And it does no good to just pray
He asks of us to stand
And we must end this war today

With his mind, he's saying, "No more!"
With his heart, he's saying, "No more!"
With his life he's saying, "No more war!"

With his eyes, he's saying, "No more!"
With his body, he's saying, "No more!"
With his voice, he's saying, "No more war!"

Yeah, nothing's too good for a veteran
Yeah, this is what they say
So nothing is what they will get
In this new American way

The lies we were told to get us to go
are criminal, let us be straight
Let's get to the point where our voices get heard
Behind the White House gate
Cheesy lyrics or no, hearing Vedder and Harper cry out the chorus and seeing Young smiling, moved by the moment, was really cool. Eddie, however, did milk the moment a bit much, however, getting the crowd to sing along to the chorus for a bit too long and seemingly losing some of the crowd. As a fan of music, it was maybe a slight misstep. However, as a fan of imperfections, I loved how it showed Eddie's inner idealism and vulnerability. During the 2003 tour, he spoke out on Bush and the Iraq War on a nightly basis. Four years later, this grizzled rock star still wants to do everything in his power to change things.

There was one more song on the docket for Encore #2, and it wasn't "Yellow Ledbetter," the song that has closed a majority of PJ shows over the last decade-plus. It might have been on the setlist, but it wasn't necessary, not after the brilliant debacle that was "Rockin' in the Free World."

Neil Young's "Rockin' in the Free World" is the greatest protest song of the last 25 years, and Pearl Jam has pretty much made it their own. However, Eddie had been watching Iggy Pop earlier in the day, and he turned this into one of the most unique renditions. Ben Harper was already on stage, as was Tomas Young. So why not invite everybody else who was watching from backstage? It's not quite Iggy's "invite the entire crowd up" or anything, but...yeah, it was chaos nonetheless. Apparently Eddie happened to have like 75 tambourines backstage, so every new temporary PJ member had an instrument.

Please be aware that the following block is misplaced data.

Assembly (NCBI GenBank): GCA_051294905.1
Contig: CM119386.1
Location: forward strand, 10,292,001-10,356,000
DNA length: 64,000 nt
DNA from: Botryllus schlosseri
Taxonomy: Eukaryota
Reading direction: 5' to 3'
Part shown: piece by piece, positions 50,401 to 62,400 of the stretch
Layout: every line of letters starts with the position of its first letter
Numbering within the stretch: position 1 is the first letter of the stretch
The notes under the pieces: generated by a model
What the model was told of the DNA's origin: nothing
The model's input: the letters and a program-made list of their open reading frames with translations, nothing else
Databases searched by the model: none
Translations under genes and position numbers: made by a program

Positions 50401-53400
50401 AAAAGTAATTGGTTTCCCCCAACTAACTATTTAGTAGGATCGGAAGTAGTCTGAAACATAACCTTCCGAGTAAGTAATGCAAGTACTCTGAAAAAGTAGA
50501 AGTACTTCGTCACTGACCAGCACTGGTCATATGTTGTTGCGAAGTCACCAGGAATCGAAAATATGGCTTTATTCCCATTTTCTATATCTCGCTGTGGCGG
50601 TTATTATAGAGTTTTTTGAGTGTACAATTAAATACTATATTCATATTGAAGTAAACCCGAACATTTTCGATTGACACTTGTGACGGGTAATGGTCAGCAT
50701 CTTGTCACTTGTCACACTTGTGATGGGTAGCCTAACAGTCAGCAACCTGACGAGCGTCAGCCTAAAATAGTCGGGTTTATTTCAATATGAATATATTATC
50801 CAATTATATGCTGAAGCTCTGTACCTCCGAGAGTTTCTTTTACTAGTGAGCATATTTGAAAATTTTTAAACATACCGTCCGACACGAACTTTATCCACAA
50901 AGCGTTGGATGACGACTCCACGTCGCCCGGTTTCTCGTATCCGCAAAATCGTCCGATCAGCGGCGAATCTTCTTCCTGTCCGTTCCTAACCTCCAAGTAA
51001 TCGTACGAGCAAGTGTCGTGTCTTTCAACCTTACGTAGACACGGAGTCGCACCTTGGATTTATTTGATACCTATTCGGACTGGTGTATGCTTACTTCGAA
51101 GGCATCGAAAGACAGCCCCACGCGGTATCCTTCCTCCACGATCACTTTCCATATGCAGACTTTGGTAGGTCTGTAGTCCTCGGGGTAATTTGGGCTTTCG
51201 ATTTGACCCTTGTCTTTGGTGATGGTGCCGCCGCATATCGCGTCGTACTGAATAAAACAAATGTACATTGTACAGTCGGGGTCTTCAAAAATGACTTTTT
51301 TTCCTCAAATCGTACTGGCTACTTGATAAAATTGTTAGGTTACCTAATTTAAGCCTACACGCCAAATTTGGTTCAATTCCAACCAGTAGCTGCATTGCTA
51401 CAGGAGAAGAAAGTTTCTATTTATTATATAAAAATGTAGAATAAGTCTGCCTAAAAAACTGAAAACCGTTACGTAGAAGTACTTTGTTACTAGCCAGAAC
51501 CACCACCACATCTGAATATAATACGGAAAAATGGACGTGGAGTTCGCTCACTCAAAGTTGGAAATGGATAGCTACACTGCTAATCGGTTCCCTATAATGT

So the camera's panning across the people on stage...they come in all shapes and sizes, but there's only one 6'6 black man with nose rings on-stage. Everybody in our group has the same thought at the same time: "Was that Dennis Rodman??" Yes, yes it was.

I guess the randomness of seeing Dennis Rodman picking Eddie Vedder up on his shoulders was a relatively fitting way to end the evening. If the perfect Pearl Jam show has great performances, rarities, crowd interaction, emotion emotion emotion, politics, and complete unpredictability, I guess Sunday was the perfect Pearl Jam show.

So as I was saying...a rock world that tries to align itself with Pearl Jam is one with hope. They are students of classic rock who try to use their celebrity as they most earnestly see it, and after a weekend of Ted Leo & the Pharmacists, Electric Six, Against Me!, the Polyphonic Spree, Ben Harper & The Innocent Criminals, The Wailers, Femi Kuti & The Positive Force, The Roots, Patti Smith, TV on the Radio, and every other band striving to make a positive social impact in their music, giving them Pearl Jam as a template was the least Lollapalooza's organizers could do. And I'm really glad I was there to see it. Walsh and I have all but already bought our 2008 tickets.